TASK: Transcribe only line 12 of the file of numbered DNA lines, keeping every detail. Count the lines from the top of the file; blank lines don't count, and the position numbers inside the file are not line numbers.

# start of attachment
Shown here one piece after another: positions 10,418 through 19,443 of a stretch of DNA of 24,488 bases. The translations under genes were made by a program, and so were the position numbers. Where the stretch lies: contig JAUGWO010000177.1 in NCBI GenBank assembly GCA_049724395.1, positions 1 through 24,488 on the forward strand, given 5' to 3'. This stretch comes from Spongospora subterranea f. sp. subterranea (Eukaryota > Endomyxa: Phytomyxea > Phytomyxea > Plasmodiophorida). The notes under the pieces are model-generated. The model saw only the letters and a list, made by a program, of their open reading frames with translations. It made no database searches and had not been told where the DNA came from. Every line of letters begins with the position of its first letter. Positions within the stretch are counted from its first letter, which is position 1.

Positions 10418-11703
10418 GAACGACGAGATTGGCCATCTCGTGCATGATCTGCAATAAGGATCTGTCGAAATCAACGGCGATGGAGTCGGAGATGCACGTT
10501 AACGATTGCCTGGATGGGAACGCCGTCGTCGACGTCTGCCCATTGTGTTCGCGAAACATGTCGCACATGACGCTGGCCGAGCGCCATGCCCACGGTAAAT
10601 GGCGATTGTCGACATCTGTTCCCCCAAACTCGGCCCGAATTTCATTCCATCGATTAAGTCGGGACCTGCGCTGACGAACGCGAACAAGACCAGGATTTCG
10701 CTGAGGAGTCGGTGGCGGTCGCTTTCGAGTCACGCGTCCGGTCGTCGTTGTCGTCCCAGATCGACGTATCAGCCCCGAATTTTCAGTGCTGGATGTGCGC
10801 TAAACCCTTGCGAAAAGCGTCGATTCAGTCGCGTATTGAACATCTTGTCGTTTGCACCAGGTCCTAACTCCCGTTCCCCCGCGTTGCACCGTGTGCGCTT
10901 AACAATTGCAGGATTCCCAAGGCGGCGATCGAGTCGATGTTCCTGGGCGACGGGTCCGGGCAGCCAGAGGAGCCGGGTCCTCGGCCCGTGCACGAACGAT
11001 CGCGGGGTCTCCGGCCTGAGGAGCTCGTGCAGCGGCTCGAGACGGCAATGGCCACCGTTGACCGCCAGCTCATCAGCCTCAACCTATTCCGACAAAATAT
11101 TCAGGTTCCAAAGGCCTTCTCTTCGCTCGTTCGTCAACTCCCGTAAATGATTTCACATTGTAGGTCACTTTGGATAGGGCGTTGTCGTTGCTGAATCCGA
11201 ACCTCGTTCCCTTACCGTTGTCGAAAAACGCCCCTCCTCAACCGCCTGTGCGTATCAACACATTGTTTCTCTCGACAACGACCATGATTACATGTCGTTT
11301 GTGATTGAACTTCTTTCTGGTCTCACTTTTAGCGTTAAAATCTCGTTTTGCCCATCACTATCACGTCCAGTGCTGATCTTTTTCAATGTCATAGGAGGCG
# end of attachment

11301 GTGATTGAACTTCTTTCTGGTCTCACTTTTAGCGTTAAAATCTCGTTTTGCCCATCACTATCACGTCCAGTGCTGATCTTTTTCAATGTCATAGGAGGCG